Ronald Reagan, who made a show business fortune reading scripts written by others, is trying to raise a political fortune by using a fund-raising script borrowed from a conservative opponent, Rep. Philip M. Crane.

The Crane script -- actually an emotional letter appealing for campaign donations -- went out back in August 1978. The Regan version was mailed 15 months later to about 800,000 would-be contributors. It used the same format, the same issues and many of the same words Crane had used.

"It looks like the only thing they changed was where to send the check," a Crane aide said. "I guess you can't teach an old dog new tricks."

Crane's longshot bid for the GOP presidential nomination is based on the premise that he is a younger more vigorous version of Regan. Crane is 49; Reagan is 68.

Only the names and dates were changed in 10 of the first 11 paragraphs of the Reagan letter. Even the opening paragraph of the Reagan appeal is only a slightly altered version of the Crane script.

In his letter, Crane says, "I want you to be one of the first persons to know that I've decided to run for president." Reagan, the GOP frontrunner, adds only five words to that, saying, "Because of your past support I want you to be one of the first persons. . . ."

The fifth through tenth paragraphs of the Reagan letter are almost direct lifts from the Crane letter. Only one verb, for example, separates Reagan's version from Crane's in the paragraph that says: "I hope in the coming months when I visit [addressee's state] that you will have the time to meet and talk to me about my campaign for President."

The letter is an embarassment to the Reagan campaign, which is trying to portray the former California governor as a vigorous senior stateman, full of creativity and new ideas.

When told of the similarities between the two letters, press spokeswoman Nedra Carpell said, "Gee-ee-ee.And you can quote me on that."

Later, Jim Lake, Reagan's chief press secretary, retrenched. "There are certain key tricks one uses in going about direct mail fund-raising," he said. "It's not surprising to me that the wording in the two letters would be similar."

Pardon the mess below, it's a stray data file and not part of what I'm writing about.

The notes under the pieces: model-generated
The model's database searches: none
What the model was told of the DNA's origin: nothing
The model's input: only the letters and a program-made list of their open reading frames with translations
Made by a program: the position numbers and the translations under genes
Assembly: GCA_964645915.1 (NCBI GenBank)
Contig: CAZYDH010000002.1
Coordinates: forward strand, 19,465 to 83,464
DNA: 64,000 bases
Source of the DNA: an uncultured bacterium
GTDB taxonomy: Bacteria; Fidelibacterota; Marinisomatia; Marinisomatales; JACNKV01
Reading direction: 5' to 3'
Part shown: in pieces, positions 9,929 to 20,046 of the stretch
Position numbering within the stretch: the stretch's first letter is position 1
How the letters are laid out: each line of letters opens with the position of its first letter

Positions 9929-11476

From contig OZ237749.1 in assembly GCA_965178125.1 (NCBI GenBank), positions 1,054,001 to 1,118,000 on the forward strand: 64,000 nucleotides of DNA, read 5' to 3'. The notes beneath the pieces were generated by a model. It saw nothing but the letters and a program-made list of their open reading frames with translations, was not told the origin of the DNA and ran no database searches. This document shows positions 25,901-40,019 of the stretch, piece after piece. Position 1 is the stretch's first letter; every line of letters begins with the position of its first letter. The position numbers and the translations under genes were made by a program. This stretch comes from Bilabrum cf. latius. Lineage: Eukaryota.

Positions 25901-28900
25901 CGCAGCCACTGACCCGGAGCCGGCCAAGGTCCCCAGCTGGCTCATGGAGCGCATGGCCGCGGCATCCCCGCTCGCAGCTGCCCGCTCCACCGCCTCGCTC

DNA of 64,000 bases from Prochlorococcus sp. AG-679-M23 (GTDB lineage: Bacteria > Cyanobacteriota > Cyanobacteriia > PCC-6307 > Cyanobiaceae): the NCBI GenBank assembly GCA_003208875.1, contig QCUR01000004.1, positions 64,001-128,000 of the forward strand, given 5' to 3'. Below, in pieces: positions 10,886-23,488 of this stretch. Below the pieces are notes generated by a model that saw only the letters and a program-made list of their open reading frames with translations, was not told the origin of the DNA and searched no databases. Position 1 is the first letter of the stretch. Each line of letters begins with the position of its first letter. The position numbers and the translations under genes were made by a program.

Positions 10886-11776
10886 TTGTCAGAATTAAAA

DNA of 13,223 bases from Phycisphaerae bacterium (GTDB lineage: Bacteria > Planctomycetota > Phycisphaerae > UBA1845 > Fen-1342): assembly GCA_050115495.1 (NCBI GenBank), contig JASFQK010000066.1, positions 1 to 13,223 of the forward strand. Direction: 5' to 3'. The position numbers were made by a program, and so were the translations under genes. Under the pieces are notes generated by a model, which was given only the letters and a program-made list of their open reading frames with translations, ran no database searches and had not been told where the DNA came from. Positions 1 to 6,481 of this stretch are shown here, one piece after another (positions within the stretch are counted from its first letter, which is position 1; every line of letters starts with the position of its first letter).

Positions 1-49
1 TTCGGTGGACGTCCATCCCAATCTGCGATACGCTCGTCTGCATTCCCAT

Ironically, one of those who received the Reagan letter was the author of Crane's letter, conservative direct mail expert Richard Viguerie.

"It looked awfully familiar when I read it," he said. "So I went to my files and found it looked exactly like it.

"It is one of the best letters I ever wrote. It raised a lot of money for Phil Crane."

The Crane letter was not copyrighted and Viguerie doesn't plan any legal action. But he said he has never encountered such a blatant example of plagiarism in all his years of direct mail fund-raising.

"I'm accustomed to havng people copy my ideas and concepts and everyone gets ideas from other people," Viguerie said. "But you usually put them into your own words."

Viguerie and Crane parted company last spring and Viguerie has since gone to work as a volunteer for John B. Connally, another GOP hopeful.

"It's hard enough raising money, but it really gets tough when you're competing against yourself," he said. "I feel like I'm raising money for three candidates: Crane, Connally and now Reagan."

After strikingly similar first pages, the two letters depart in language on subsequent pages as Reagan and Crane state the different circumstances of their campaigns.

The tone, however, remains the same.

Crane for example, rails against "the giveaway" of the Panama Canal, high taxes and government spending. So does Reagan. And both end their letters saying, "I'll be anxiously looking forward to hearing from you."